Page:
Episode 148: Mosaic

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So I just took the mosaic quilt outside to take a picture and guess what? I used two different whites! One is snow white and the other is more vanilla. My first thought upon seeing the two whites was, ‘Why has some of this white fabric aged?” Oi vey, I am not bright. Anyway, a picture:

mosaic on the lineYou can see the different whites, can’t you? But when I brought it back inside, I couldn’t see them. I guess I need more light to quilt by!


Fun links!

Want to read old quilt journals filled with interesting articles? Go here:



Here’s a 1998 article about quilts and murder mysteries:



An excerpt from Pat Ferraro’s 1981 film, “Quilts in Women’s Lives”:



Good blogpost about making more quilting time:



See you next week!



15 Replies to “Episode 148: Mosaic”

  1. The mosaic quilt looks great. The different whites give it character.
    I have the same rule about tired quilting. I have made too many mistakes when I am tired so it ends up taking more time than it would have if I’d waited until I was rested. I have a soft rule not to do commissions. I am willing to make exceptions but in general, no commissions.

  2. Oops! I guess you will have to confine the use of it to low light situations!!

    I love my new machine partly because it has stadium lighting. Tami in Denver

    Sent from Tami Knox (aka Nana) iPhone


  3. My neighbor did the same thing, but no one noticed but her (and me after she pointed it out). In five years, it probably won’t bother you a bit. BTW, your quilt looks great!

  4. I bet no one notices your different background fabrics. The balance between the two seems even enough that it will read as intentional. What an awesome q hilt, made even better by the long months you sewed on it and the fabric donations from around the country.

  5. The mosaic quilt looks great! I like to use different whites/neutrals in my scrappy projects. I sent you a few blue strips way back when, so congratulations on being nearly done!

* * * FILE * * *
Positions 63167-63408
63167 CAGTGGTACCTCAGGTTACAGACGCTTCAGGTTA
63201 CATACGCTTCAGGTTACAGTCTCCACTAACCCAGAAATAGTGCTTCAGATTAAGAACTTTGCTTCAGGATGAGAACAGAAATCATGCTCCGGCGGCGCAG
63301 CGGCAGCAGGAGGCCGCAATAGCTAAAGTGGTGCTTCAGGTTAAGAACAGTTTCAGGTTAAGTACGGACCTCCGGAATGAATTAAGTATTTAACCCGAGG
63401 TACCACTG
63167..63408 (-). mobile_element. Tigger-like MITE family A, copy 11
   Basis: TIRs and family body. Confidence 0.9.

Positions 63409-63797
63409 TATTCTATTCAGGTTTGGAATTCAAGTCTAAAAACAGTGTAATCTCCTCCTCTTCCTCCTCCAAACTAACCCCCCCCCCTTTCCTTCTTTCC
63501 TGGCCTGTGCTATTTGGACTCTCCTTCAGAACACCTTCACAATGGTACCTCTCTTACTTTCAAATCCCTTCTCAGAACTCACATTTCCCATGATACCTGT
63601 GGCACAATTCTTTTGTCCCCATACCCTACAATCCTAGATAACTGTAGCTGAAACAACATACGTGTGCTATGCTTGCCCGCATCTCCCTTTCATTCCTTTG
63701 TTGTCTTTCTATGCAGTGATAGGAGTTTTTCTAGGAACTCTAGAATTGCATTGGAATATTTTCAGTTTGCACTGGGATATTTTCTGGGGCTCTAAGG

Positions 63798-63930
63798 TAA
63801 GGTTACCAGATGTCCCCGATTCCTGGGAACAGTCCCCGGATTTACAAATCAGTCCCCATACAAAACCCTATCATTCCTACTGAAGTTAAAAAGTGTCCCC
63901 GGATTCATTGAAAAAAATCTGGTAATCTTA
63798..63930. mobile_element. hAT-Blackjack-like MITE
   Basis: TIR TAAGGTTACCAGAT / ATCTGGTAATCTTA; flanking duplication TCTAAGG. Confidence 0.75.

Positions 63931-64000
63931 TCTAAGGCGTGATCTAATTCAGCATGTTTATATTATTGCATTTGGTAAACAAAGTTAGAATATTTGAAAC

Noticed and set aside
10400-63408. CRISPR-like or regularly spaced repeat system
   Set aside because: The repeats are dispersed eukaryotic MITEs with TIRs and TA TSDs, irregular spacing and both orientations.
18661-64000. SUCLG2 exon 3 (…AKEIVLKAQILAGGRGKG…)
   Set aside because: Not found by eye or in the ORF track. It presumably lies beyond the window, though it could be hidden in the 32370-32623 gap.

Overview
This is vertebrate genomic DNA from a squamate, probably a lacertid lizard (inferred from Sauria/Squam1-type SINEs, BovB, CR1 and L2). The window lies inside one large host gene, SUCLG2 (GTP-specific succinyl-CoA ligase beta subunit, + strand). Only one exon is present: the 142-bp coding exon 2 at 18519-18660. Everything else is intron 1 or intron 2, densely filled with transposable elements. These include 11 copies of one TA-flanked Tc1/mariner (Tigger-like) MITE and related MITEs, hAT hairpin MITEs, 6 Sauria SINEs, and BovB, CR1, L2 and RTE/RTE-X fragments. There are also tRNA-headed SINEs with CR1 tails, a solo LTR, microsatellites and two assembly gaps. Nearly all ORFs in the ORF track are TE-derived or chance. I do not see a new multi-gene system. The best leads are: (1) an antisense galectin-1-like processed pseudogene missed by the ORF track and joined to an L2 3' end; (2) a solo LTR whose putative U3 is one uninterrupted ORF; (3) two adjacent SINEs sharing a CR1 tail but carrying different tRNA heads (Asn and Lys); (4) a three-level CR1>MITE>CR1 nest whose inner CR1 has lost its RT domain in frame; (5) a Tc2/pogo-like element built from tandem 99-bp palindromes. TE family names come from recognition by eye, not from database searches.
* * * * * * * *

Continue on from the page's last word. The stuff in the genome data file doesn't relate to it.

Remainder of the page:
My main shopping rule is that I only buy from the remnant rack, where small cuts are marked down an additional 50%. I often find a quarter or third yard for less than a fat quarter. I enhance my scrap stash while feeling like I had a little splurge. I am a scrap quilter, and this is an almost invisble way to build my stash.

    I am also a slow quilter, finishing only a few projects a year, so I also occasionally rip out if something really doesn’t look right.

  6. Accidently mixing up the whites is exactly something I would do. Sometimes the harder I try to get things right, the more mistakes I make. I just read a famous quilter book & the author said she always spray starches and steam presses pre-cut charms before starting her project. This will take care of any shrinking up front. Well, it does, but they don’t all shrink and they don’t all shrink the same. I lost a quarter inch on some and it’s making my project much more difficult. And of course, this is the project that had to be totally perfect because it’s for my first step-grandson. I have a baby panel in the wings in case the first quilt just won’t get it.